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Finding a Live Audience in Virtual Theatre

On the first day that “shelter at home” became the order of the day in New York, I watched a concert.

The concert was in Berlin, and it was being performed by Daniel Kahn, who is known for his political—sometimes punk—klezmer music. I had seen Daniel perform in person just weeks before, when I had been in Europe planning a film release in Prague and my first Off–West End play in London. But then everything had changed. It was clear my London play would soon be canceled, and I was grappling with the idea that my very busy schedule was going to turn into a blank calendar.

Back home, I watched Daniel play in an empty theatre through a stream on Facebook. About three hundred people from around the world watched, but it was a quiet, lonely affair. Daniel bantered with the invisible crowd. People sent hearts and claps.

a focused portrait of an actor

Yvonne Roen in the in-person version of Performance for One. Photo by Arthur Cornelius.

Watching in my apartment in New York, it felt bittersweet. An echo of the memory of seeing him live so very recently. I remembered the sold out Gorki Theater, where there had been the familiar energy of communal participation in the audience around me. Now at home, I wondered: What am I going to do without theatre?

It was then that I had the idea of Performance for One online.

Performance for One was an existing experiment of mine, which I had done in tiny venues across New York City—in bookstores, in art galleries, in a house on Governors Island, even just on a street corner—in the fall of 2019. Each one-on-one performance was under ten minutes, though there was a Part 2, also under ten minutes, which was occasionally performed. There were seven different performers working in rotation—only one or two actors were present at a time. I was also present, to greet people and explain the program, and often there was an intern with us to help sign the audience members in. Sometimes people arrived by appointment, but other audience members just happened to walk by. Often suspicious, the passing strangers would ask us what exactly was going on, but those who ventured to try the experience usually found it a happy surprise. Most times, the performer and the audience member held hands. It was a very intimate and personal.

Online, it would be different. I would have to rewrite the plays, especially Part 1, which depended particularly on the availability of touch.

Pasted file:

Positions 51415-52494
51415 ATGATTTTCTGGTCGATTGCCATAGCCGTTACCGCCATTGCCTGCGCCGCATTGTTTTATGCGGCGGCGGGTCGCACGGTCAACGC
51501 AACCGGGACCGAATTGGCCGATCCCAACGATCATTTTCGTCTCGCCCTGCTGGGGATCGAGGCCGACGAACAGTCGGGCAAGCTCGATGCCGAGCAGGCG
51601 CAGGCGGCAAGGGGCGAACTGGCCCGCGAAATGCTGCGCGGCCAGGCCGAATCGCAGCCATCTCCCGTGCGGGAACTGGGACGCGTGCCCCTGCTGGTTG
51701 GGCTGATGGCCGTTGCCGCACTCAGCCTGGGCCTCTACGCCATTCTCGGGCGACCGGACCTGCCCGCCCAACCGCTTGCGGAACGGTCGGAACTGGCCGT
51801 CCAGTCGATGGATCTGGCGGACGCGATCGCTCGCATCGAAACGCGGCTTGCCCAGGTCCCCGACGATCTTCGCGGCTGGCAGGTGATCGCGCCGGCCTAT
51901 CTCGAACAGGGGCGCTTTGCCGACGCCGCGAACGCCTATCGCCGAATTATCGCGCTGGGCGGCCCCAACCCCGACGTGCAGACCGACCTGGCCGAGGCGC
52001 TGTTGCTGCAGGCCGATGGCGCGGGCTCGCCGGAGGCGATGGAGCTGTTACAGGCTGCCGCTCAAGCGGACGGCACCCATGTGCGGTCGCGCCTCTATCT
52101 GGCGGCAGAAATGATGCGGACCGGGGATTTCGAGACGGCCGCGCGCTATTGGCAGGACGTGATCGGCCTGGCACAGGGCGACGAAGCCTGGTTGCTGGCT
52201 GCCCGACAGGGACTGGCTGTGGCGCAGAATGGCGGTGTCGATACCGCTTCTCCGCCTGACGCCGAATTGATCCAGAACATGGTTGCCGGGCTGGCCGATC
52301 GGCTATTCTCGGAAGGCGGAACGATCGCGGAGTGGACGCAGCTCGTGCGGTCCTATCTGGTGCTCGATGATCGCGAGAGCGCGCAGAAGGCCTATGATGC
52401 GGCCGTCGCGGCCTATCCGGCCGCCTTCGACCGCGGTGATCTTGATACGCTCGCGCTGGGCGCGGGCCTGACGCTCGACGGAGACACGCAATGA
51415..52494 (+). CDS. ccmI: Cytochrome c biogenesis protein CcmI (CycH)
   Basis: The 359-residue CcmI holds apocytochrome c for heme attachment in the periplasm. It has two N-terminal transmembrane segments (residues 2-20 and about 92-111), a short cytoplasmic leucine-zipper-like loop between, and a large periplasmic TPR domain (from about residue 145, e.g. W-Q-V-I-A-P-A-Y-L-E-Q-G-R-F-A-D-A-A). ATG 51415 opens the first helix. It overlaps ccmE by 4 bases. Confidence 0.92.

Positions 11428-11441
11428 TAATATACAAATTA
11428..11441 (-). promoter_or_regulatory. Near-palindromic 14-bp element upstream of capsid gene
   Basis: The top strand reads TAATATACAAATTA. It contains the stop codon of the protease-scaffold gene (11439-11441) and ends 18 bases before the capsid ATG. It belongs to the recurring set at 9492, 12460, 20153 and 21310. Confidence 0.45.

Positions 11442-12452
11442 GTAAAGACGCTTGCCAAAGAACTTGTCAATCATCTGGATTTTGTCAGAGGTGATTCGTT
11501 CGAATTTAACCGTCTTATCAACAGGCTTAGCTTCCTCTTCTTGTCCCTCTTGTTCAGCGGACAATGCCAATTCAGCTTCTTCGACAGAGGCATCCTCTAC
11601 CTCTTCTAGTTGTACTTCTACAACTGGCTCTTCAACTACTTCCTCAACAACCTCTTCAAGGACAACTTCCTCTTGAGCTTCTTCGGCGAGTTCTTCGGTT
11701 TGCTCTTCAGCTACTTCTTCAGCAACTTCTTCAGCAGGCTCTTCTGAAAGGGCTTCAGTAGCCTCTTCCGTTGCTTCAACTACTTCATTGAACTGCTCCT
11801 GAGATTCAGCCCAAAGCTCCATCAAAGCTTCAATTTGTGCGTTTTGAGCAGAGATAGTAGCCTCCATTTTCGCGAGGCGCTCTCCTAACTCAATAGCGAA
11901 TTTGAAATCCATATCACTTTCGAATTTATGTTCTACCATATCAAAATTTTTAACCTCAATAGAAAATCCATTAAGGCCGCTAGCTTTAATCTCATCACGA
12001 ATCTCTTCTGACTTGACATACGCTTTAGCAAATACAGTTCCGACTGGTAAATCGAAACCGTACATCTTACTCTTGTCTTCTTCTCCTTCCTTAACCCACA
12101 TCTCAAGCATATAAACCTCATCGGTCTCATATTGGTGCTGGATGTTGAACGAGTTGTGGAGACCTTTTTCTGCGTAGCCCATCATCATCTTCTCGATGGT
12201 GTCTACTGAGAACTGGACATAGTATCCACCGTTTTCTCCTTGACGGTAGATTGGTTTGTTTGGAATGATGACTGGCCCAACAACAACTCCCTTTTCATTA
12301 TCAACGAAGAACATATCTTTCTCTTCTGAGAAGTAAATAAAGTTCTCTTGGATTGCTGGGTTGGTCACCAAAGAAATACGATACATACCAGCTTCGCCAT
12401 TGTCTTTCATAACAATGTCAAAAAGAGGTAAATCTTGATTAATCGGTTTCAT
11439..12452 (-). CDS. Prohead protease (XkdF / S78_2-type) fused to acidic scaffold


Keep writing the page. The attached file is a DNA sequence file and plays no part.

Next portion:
The play itself is based on a couple of my memories about my parents, one who has passed away and one who is ailing, but even more so it is about the interaction between an audience member, the performer, and me, the author. (As the author, I was deliberately both present and not present—there to greet and say goodbye, but not part of the intimate one-on-one experience.) The play is about what happens to a remembered experience when it is filtered through a performer and filtered again through the mind and experience of an audience member. It is about connection—enforced by physical touch between the audience member and performer—and how that also informs the perception of the author’s original memory.

Online, it would be different. I would have to rewrite the plays, especially Part 1, which depended particularly on the availability of touch. And instead of having that physical intimacy, the play would in part be about the longing for that intimacy. Mixed in with my memories would be the memory of touching a stranger.

One essential element of the original play would be kept: The audience member would be present—not physically, of course, but live and in the moment. The performer would see the audience member, and when the audience member reacted—smiled or got teary, giving their full attention or failing to do so—the performer would feel that reaction immediately. It would change and fuel the performance.

To create the online version, I worked with Yvonne Roen, with whom I had originally developed Performance for One. We were quickly able to put something together to beta test the idea, using my wife as a guinea pig audience member. Soon, Yvonne and I were up and running, and to my surprise all the timeslots quickly filled up. We added more, and those filled up too. So I brought on another performer, Elizabeth Chappel (who had also done the earlier version), and we settled into a three-day-a-week schedule, two to three hours each day. People seemed hungry for live theatre.